The winner of the bloggy
awards’ best political blog and the winner of the bloggy
awards’ best scientific blog are having a fight after school. This is the best
show since the Olympics. Popcorn, anyone?
Esha Marwaha student and campaigner for national climate education
On Monday, 15th April, Esha
Marwaha will hand in her petition to urge
education secretary, Michael Gove, to keep the climate change debate on
the curriculum. The 15-year-old geography student, and 28,000 others are demanding he scraps his plans to remove climate change from geography
lessons. Let's see if it can reach 30,000 before the petition is handed over.
Shell's rig, Kulluk, prepared for transport to asia for repairs
end of 2012 and first months of 2013 have seen a remarkable change in
the fight to protect the Arctic from risky and dangerous oil
exploration. Three oil “majors” – Total, Statoil and Conoco-Phillips - have withdrawn from drilling projects in the far North.
I’m eating butter straight out of the package to keep my body fat high enough to withstand the cold and to resupply myself with sufficient energy. But this morning I’ve received an energy boost far better than any free-roaming cow can produce. Before setting out, I got news from my friends and colleagues home in Norway that they took action today at the Statoil oil rig, West Hercules, that is about to set out to drill for oil in the Arctic.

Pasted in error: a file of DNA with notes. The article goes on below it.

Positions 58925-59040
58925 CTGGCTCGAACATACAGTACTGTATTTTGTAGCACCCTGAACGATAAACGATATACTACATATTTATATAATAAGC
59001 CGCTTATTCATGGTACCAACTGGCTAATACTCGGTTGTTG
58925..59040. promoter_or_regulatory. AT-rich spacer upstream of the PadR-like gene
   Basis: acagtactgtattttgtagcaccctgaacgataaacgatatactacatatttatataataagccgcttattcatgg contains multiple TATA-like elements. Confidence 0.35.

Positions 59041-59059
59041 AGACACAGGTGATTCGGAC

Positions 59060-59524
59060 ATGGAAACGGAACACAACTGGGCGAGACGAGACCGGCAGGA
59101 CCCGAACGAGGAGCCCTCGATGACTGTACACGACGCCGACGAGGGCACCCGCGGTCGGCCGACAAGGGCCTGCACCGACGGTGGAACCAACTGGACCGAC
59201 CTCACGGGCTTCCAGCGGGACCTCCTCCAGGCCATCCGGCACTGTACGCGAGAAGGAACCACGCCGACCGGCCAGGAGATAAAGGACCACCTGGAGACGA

Good news! Fracking doesn’t cause earthquakes. Or, to be more precise, hydraulic fracturing for gas is not a significant cause of felt seismic activity. Or, to be even more precise, it does cause earthquakes, but it’s not one of the biggest man-made causes of large (that is, noticeable at the surface) earthquakes. A new study shows that fracking can reactivate dormant faults, but if frackers use 3D seismic imaging, then according to Richard Davies, director of the Durham Energy Institute and study leader, they ‘can avoid faults that are critically stressed and already near breaking point”.
Today is the day we have been all been waiting for, and we have some exciting news to share with you. When we planned this expedition, our ambition was big already — to ski to the North Pole to lower a special pod and a flag for the future to the seabed below.